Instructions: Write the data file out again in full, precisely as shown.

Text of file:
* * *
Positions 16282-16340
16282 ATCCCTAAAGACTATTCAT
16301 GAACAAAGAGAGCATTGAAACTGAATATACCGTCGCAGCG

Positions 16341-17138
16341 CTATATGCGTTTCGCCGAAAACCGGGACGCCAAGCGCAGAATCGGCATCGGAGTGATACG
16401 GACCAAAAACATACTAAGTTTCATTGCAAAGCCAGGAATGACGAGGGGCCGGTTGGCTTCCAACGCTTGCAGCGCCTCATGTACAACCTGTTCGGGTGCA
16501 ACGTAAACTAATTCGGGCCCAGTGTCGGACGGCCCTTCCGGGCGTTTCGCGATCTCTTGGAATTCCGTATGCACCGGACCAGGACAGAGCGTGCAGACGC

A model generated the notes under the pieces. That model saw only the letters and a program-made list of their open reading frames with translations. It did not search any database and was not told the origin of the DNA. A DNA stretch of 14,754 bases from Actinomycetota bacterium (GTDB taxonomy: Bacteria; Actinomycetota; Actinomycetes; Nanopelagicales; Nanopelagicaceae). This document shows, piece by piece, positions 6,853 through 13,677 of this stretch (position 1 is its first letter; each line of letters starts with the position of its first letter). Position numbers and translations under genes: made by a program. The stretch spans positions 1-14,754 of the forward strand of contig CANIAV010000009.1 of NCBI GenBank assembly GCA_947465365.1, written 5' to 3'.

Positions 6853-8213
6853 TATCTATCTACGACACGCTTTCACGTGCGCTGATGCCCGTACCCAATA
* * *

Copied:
Positions 16282-16340
16282 ATCCCTAAAGACTATTCAT
16301 GAACAAAGAGAGCATTGAAACTGAATATACCGTCGCAGCG

Positions 16341-17138
16341 CTATATGCGTTTCGCCGAAAACCGGGACGCCAAGCGCAGAATCGGCATCGGAGTGATACG
16401 GACCAAAAACATACTAAGTTTCATTGCAAAGCCAGGAATGACGAGGGGCCGGTTGGCTTCCAACGCTTGCAGCGCCTCATGTACAACCTGTTCGGGTGCA
16501 ACGTAAACTAATTCGGGCCCAGTGTCGGACGGCCCTTCCGGGCGTTTCGCGATCTCTTGGAATTCCGTATGCACCGGACCAGGACAGAGCGTGCAGACGC

A model generated the notes under the pieces. That model saw only the letters and a program-made list of their open reading frames with translations. It did not search any database and was not told the origin of the DNA. A DNA stretch of 14,754 bases from Actinomycetota bacterium (GTDB taxonomy: Bacteria; Actinomycetota; Actinomycetes; Nanopelagicales; Nanopelagicaceae). This document shows, piece by piece, positions 6,853 through 13,677 of this stretch (position 1 is its first letter; each line of letters starts with the position of its first letter). Position numbers and translations under genes: made by a program. The stretch spans positions 1-14,754 of the forward strand of contig CANIAV010000009.1 of NCBI GenBank assembly GCA_947465365.1, written 5' to 3'.

Positions 6853-8213
6853 TATCTATCTACGACACGCTTTCACGTGCGCTGATGCCCGTACCCAATA